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Majority of primate species may vanish in next 25 to 50 years

By Andy Coghlan, newscientist.com

63 days ago   Article ID# 4007376
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Conservation International

LONDON, U K (newscientist.com) - The majority of the world’s primates are in deep trouble. There are as few as 20 or 30 Hainan gibbons left in China, and the trapdoor of extinction is gaping for the Javan slow loris. Even numbers of Madagascar’s iconic ring-tailed lemur have slumped to around 2000.

These could be the next primates to disappear from our planet. But overall, the picture is even bleaker, with 60 per cent of all primate species globally predicted to vanish within between 25 and 50 years.

That’s the gloomy conclusion from the largest ever review of the survival prospects of the world’s 504 known species of non-human primate, 85 of them discovered since 2000. “This paper is a synthesis of the factors, at all scales, that are causing declines and extinctions,” says Anthony Rylands of Conservation International, joint lead author of the report.

The biggest harbinger of doom is clearance of forests for agriculture, both by local farmers and by big agro-industrial producers of commodities such as palm oil and rubber. Between 1990 and 2010, for example, agricultural expansion into primate habitats was estimated at 1.5 million square kilometres, an area three times that of France.

-Save our species-

“Our paper is a plea to address the consequences of destruction and degradation of primate habitats worldwide,” says Rylands. “Agriculture as a threat can only be dealt with at all scales, influenced as it is by global trends, by government policies, corporate practices and malpractices, and regional and local policies.”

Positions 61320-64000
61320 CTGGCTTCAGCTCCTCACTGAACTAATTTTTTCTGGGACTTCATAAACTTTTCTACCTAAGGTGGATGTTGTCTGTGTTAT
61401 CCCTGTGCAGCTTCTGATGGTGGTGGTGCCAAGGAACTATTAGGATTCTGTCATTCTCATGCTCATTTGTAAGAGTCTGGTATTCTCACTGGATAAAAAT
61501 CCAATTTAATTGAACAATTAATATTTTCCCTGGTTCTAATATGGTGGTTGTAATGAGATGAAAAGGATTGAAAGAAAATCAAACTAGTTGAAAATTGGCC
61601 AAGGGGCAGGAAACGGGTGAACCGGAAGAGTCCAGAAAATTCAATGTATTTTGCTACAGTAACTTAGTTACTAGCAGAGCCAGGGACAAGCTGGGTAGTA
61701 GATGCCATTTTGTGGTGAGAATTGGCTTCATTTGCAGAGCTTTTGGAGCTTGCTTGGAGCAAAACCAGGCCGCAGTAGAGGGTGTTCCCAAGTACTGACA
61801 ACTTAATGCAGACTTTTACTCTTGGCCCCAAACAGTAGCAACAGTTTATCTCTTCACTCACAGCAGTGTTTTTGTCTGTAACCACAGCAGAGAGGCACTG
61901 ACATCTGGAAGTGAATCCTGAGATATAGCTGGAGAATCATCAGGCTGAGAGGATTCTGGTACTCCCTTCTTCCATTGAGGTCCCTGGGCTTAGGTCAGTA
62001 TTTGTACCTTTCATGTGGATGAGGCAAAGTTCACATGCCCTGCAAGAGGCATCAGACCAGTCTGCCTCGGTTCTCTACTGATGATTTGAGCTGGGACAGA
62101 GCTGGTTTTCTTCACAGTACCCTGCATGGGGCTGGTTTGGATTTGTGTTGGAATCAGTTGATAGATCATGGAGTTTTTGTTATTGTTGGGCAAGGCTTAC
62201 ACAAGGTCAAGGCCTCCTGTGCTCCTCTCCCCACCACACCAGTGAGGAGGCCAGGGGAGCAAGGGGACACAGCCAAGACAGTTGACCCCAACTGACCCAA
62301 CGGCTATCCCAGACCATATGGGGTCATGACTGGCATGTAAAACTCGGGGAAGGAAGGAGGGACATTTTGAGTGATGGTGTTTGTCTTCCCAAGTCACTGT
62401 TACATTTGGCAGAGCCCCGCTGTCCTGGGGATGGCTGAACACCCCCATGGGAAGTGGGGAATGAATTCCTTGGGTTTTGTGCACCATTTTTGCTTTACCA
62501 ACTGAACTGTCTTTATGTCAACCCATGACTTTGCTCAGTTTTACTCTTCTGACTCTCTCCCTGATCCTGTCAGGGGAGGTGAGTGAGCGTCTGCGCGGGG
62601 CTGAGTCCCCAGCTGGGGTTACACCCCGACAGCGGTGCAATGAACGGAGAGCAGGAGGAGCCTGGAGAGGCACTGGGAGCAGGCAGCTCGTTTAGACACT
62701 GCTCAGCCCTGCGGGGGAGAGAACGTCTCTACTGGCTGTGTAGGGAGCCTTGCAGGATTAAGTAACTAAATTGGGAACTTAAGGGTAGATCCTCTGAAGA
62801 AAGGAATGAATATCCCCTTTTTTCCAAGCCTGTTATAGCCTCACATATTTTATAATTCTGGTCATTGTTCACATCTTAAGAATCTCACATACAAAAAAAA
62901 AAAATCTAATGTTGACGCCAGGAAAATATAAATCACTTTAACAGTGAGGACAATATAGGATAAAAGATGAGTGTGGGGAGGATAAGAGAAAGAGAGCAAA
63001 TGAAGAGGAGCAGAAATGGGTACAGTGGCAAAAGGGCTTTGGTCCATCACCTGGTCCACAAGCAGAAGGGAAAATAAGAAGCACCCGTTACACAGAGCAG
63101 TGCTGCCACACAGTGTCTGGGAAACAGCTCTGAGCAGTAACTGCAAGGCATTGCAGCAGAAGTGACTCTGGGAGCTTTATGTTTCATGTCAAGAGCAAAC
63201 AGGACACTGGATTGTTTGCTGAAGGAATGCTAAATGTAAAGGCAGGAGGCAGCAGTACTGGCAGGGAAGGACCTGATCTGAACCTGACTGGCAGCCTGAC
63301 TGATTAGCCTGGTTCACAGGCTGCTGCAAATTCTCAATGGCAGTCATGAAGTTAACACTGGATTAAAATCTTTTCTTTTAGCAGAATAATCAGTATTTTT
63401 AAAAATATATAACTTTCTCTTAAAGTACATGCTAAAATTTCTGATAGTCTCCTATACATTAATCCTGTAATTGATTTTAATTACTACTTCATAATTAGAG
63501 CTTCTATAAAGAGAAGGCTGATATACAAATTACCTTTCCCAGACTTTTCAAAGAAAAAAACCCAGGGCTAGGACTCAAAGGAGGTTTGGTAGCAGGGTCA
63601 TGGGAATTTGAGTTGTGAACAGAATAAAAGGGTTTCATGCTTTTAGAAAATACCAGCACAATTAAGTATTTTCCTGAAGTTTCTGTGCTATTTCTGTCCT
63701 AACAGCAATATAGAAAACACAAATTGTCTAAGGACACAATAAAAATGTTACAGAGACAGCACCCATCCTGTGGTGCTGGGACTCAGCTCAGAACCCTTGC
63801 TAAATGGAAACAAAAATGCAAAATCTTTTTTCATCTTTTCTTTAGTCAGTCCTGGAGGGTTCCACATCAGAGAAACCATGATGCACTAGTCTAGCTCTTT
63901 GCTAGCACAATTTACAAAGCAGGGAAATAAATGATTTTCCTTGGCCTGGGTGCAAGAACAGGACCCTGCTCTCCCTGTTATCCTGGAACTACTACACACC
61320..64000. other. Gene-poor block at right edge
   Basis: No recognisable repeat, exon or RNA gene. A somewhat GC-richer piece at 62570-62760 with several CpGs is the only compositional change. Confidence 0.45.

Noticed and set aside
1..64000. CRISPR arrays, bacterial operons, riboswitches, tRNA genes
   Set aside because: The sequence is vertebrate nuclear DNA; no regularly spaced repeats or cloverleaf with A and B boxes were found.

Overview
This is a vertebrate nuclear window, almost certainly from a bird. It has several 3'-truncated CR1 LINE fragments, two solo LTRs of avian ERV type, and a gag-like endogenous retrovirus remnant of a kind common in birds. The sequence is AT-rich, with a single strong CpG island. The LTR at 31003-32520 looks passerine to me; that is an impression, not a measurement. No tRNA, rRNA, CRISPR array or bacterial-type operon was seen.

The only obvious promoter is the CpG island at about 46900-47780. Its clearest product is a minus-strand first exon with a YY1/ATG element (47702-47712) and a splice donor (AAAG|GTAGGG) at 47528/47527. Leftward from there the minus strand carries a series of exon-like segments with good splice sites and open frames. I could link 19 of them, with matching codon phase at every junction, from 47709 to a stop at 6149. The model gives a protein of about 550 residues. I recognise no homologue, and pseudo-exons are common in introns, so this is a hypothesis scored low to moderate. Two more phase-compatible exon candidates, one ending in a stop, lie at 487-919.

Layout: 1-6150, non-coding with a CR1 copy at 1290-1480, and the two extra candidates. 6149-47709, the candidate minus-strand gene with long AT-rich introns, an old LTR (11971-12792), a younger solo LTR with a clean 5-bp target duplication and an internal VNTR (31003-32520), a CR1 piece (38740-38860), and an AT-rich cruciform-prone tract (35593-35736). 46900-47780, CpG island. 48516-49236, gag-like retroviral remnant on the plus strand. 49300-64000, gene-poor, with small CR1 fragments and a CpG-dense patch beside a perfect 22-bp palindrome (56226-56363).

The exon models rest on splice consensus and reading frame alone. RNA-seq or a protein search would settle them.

Much effort could focus on just four countries – Brazil, Indonesia, Madagascar and the Democratic Republic of the Congo – which host two-thirds of all primate species. Madagascar could be a good place to start as all 111 of its lemurs are unique to the island, and 94 per cent are threatened.

“Madagascar is far and away the highest primate conservation priority, in a land area that’s less than 1 per cent of all known primate habitat, but which in Madagascar is already 90 per cent cleared,” says co-author Russell Mittermeier, also at Conservation International. “The most endangered there is the northern sportive lemur, down to just 50 individuals.”

All 39 ape species and subspecies, including orangutans, are now ranked as threatened with extinction. All 19 colobus species in Africa are threatened, with 12 critically endangered or endangered. And all Asian lorises are in trouble, not just from habitat loss but also through poaching and trade in their body parts.

Copyright 2017 newscientist.com   (Copyright Terms)
Updated 63 days ago   Article ID# 4007376

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